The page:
‘he was a sexy poet, presenting a bizarre tale of gaudily dressed characters engrossed in various forms of polygamy’
referring to his poem the Loves of the Plants (one half of the Botanic Garden), which was a serious attempt to present the Linnaean classification system of plants in verse form. Suddenly he was catapulted into being the foremost poet of his day, one to whom the Romantics such as Wordsworth and Coleridge owed a significant debt, although they subsequently turned against him. I can’t find myself in sympathy with the limited bits of poetry quoted in the book, rhyming couplets tend to leave me cold. Nevertheless it is remarkable that he can express ideas hinting at evolution in a sextuplet, 50 odd years before his grandson published his own much better formed ideas on the subject:
‘First forms minute, unseen by spheric glass,
Move on the mud, or pierce the watery mass;
These, as successive generations bloom,
New powers acquire, and larger limbs assume;
Whence countless groups of vegetation spring,
And breathing realms of fin, and feet and wing.’
The poets who had been encouraged and inspired by him subsequently turned against him, as did Society more generally, because he was a true man of the Enlightenment, a deist not an orthodox Christian, who opposed slavery, supported female education and both the American and French revolutions. As society got nervous about the impact of the changes in France and the war with Napoleon, someone who had openly and in his poems supported the revolution became suspect. A rather sad end to his life.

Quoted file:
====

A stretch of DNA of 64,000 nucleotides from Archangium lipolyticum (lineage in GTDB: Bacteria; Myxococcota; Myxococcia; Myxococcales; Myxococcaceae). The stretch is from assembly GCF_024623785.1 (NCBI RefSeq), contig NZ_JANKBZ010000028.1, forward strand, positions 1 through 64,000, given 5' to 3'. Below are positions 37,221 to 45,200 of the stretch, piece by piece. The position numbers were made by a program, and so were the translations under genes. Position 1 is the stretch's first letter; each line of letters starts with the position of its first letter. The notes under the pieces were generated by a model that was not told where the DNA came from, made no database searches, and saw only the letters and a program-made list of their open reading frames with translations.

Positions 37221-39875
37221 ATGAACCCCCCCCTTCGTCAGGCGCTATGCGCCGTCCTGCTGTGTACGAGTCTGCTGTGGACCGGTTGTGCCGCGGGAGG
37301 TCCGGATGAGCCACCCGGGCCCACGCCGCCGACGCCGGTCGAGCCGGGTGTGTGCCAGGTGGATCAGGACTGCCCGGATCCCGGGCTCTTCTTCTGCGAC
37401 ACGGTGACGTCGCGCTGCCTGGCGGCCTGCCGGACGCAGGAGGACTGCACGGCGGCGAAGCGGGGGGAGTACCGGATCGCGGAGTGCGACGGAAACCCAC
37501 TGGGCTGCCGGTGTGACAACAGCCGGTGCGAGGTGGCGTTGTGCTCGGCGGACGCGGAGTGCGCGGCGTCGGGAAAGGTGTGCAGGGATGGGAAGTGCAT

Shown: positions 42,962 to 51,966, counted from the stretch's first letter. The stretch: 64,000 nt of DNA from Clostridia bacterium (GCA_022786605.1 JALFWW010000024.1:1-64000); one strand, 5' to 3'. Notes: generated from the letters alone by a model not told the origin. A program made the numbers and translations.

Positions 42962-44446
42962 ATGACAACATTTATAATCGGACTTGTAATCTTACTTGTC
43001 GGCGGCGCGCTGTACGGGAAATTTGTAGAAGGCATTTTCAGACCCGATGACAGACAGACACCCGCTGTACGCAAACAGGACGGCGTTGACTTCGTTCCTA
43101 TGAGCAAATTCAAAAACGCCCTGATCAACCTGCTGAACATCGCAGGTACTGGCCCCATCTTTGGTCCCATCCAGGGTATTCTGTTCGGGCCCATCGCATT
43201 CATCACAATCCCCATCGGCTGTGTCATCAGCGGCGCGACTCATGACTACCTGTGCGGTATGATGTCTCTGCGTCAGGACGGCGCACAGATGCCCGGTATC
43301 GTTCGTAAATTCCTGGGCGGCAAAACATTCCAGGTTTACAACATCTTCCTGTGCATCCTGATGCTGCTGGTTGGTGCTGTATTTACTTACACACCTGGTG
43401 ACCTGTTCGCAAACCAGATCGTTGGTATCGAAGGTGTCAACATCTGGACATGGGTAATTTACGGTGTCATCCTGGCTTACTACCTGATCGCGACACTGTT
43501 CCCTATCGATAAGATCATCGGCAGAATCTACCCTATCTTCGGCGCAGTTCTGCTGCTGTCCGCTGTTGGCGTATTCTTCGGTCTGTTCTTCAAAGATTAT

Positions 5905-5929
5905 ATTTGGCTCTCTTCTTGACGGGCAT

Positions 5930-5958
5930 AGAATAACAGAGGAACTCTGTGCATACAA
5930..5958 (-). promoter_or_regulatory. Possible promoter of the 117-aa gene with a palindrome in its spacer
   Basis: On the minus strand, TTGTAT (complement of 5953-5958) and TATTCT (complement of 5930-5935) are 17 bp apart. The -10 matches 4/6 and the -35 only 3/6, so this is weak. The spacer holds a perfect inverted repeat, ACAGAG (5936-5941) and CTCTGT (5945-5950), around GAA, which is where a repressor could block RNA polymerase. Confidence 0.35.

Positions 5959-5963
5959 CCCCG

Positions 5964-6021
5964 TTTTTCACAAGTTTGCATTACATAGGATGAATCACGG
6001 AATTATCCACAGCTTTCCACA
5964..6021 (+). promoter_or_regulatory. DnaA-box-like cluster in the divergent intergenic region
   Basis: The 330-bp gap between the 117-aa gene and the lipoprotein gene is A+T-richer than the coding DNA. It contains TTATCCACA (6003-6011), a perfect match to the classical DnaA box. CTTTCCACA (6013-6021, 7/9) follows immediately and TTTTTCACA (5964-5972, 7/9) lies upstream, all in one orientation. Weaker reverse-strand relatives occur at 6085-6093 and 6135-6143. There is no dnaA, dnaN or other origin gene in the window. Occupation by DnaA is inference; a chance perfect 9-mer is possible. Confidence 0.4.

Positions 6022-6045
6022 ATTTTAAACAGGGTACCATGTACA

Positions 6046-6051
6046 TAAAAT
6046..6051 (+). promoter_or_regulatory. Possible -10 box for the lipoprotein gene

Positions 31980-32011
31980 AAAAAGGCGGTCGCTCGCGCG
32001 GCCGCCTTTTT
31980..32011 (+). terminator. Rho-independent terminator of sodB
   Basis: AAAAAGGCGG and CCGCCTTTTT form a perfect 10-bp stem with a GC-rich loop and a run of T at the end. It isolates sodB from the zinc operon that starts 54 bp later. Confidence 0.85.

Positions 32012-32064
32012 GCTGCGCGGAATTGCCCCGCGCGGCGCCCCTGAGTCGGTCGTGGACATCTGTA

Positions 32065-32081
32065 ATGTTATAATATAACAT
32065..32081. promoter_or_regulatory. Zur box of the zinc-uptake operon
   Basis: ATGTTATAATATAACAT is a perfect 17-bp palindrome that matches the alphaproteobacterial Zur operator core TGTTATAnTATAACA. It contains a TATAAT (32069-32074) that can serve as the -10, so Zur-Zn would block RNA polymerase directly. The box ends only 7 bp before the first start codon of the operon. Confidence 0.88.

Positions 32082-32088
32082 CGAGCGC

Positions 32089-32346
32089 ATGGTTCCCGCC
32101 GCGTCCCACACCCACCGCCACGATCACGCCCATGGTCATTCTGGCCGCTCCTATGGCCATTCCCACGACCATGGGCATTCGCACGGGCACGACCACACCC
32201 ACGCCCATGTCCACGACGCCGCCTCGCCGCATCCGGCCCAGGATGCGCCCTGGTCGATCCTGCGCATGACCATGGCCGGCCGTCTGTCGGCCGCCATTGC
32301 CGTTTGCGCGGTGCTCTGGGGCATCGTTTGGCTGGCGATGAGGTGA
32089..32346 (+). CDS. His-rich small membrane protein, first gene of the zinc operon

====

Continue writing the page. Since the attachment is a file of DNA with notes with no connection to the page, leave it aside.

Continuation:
Looking at Erasmus Darwin from the vantage point of a 21st century scientist, I can only be staggered by the tremendous breadth of his interests and the energy he devoted to it – and he was able to do this because he had sufficient wealth to build neat bits of apparatus at home, and time to travel around the Midlands to converse with friends like the Wedgewood’s. He comes alive in the book as a bon-viveur, a polymath, a great friend – and indeed lover – but also a caring family man who mourned the untimely deaths of his first wife and two of his sons. It is not coincidental that the first time I ever commented on a blog it was to stick up for him. I certainly feel Erasmus Darwin was a true hero and superman, rather in the mould of Peter Wimsey in terms of the breadth of his capabilities though without ever having played in the Varsity Match at Lords. But he was a real-life hero, whose influence may be less obvious than his grandson’s, although it is nevertheless very real.
Erasmus Darwin Books
A System of Vegetables – translation of Linnaeus allegedly by a Botanical Society in Lichfield. And later The Families of Plants
The Botanic Garden Anonymous I (Published second) The Economy of Vegetation
II The Loves of the Plants
Zoonomia or The loves of organic life
A plan for the conduct of female education in boarding schools
Phytologia or the Philosphy of Agriculture and Gardening
The Temple of Nature or the Origin of Society.